A view of the Hewlett Packard headquarters in Palo Alto, California November 23, 2009.
Hewlett-Packard Co plans to cut as many as 16,000 more jobs in a major ramp-up of CEO Meg Whitman's years-long effort to turn around the personal computer maker and relieve pressure on its profit margins.
On Thursday, the company posted a disappointing 1 percent drop in quarterly revenue, as it struggled to maintain its grip on the shrinking personal computer market while protecting profit margins. That marked its 11th consecutive quarterly sales decline.
Shares in HP closed down 2.3 percent at $31.78, after the company inadvertently posted the results on its website more than half an hour before the closing bell.
HP, whose sprawling global operations have more than 250,000 employees, had originally planned to shed 34,000 jobs as part of its corporate overhaul. On Thursday, it estimated 11,000 to 16,000 more positions needed to go, scattered across different countries and business areas.
Whitman said HP continues to find areas to streamline across the company's broad portfolio, which encompasses computing, networking, storage and software. But research jobs, which are vital for innovation and long-term growth, will continue to grow.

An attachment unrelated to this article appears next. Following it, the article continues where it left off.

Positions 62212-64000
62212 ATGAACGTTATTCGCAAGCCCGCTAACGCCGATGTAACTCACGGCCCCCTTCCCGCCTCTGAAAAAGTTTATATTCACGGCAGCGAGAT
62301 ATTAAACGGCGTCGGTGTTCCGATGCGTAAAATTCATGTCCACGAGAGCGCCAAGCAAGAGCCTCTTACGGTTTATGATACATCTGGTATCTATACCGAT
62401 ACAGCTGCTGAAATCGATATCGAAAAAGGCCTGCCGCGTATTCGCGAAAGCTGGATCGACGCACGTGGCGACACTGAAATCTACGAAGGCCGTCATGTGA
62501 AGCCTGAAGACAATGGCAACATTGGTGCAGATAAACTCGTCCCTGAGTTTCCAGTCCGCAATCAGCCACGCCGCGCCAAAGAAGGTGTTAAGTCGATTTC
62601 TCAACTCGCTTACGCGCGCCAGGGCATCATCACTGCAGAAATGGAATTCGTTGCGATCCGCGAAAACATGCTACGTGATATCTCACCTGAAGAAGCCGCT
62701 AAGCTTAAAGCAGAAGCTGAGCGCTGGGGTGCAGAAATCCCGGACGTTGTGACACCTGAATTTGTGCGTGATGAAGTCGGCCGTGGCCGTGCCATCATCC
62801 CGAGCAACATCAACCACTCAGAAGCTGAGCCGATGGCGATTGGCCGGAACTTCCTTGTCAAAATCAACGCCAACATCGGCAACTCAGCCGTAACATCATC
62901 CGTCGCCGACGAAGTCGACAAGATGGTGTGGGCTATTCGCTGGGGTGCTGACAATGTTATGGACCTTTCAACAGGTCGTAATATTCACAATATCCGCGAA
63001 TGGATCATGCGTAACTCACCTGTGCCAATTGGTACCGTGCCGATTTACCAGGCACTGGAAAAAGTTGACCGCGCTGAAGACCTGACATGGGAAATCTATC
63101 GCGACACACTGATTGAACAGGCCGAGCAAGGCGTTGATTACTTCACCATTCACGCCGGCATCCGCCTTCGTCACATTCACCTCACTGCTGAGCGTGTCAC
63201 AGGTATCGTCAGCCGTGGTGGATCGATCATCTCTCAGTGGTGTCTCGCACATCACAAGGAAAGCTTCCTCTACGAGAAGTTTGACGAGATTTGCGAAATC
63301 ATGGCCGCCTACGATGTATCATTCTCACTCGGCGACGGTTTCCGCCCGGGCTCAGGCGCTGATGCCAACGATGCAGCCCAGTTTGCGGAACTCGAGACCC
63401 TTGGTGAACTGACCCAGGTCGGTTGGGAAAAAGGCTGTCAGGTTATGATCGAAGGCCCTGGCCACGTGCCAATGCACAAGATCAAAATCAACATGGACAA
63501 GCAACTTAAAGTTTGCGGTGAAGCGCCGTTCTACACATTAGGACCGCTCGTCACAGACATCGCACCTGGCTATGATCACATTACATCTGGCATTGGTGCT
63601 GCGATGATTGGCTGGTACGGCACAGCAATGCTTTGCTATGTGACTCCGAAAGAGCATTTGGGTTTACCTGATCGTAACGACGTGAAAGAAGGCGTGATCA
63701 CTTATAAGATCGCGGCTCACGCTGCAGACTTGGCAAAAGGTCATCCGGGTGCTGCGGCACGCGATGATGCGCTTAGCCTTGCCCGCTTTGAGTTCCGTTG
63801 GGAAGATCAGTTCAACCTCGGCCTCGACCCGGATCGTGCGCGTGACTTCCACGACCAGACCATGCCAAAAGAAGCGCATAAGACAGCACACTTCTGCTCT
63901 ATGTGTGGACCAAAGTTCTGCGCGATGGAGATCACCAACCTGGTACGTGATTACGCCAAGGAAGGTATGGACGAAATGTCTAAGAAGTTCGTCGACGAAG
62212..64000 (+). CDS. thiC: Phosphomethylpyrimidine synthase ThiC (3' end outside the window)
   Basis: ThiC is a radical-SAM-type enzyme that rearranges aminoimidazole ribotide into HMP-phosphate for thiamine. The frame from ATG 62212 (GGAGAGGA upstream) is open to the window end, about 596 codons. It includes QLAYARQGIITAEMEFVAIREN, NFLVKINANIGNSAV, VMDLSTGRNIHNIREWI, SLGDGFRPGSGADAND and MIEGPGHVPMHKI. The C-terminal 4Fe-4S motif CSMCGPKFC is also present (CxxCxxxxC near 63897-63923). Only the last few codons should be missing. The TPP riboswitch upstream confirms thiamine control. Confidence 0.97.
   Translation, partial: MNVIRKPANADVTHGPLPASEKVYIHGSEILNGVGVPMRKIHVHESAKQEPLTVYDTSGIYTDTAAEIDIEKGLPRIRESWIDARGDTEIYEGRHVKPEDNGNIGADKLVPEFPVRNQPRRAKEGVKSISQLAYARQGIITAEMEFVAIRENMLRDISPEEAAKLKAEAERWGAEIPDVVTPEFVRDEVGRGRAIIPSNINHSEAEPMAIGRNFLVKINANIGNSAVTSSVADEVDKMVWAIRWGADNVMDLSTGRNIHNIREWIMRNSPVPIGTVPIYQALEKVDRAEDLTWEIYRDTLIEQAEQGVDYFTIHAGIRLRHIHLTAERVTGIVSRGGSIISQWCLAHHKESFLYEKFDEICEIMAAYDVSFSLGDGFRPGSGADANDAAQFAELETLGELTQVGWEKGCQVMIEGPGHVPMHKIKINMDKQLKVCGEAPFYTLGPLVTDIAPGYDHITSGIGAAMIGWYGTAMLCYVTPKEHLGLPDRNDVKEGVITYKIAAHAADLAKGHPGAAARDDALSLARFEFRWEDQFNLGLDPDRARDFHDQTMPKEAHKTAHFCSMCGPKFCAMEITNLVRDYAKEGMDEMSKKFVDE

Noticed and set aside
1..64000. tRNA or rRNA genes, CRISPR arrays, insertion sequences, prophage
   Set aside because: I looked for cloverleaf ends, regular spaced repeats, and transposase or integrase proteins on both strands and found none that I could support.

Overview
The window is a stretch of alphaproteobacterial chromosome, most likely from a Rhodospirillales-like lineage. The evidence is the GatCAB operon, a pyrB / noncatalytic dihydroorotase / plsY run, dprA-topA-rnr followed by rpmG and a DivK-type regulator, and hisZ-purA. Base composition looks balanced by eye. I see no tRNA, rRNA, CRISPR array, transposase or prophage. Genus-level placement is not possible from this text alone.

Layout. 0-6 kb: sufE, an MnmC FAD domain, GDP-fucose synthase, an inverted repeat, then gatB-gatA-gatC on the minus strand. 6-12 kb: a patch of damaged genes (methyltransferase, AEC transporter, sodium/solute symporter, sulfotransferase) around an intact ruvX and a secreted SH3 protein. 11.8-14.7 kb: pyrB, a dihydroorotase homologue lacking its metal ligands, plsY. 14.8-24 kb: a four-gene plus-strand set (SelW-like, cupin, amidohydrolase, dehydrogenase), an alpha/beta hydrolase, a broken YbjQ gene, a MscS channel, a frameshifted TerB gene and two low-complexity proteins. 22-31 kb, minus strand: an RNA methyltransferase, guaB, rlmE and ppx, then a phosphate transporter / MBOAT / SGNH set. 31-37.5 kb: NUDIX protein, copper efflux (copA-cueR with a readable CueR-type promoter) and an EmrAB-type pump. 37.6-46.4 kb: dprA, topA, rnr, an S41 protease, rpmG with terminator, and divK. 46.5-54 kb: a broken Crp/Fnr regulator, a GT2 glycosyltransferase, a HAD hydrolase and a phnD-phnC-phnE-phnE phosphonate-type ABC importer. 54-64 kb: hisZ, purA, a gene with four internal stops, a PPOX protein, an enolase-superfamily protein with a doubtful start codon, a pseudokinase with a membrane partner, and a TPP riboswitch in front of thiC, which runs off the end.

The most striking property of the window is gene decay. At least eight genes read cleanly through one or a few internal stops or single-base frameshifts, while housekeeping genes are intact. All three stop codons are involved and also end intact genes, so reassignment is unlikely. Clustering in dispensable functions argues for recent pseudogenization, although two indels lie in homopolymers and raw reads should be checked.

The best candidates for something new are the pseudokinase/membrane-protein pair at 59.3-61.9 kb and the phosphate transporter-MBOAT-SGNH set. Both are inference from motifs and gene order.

HP is looking to cut back more in "areas not central to customer-facing and innovation agendas," she said in an interview, rather than areas like research. "That's not what we're doing here. You need to look at the R&D spending, which is up."
The Silicon Valley company is trying to reduce its reliance on PCs and move toward computing equipment and networking gear for enterprises, part of Whitman's effort to curtail revenue declines and return the world's No. 1 PC maker to growth.
HP recorded sales of $27.3 billion in its fiscal second quarter, ended April 30, just shy of the $27.41 billion Wall Street had expected.
Whitman said China remained a challenging region, though revenue from that country rose in the quarter. U.S. companies like International Business Machines Corp and Cisco Systems Inc have blamed recent lackluster performances on a backlash against American companies in China, in the wake of U.S. spying allegations.
On Thursday, HP forecast full-year earnings of $3.63 to $3.75 a share, compared with Wall Street's estimate for $3.71.
It reported non-GAAP diluted net earnings of 88 cents a share in the fiscal second quarter, up 1 percent from a year earlier and about level with what analysts, on average, had expected.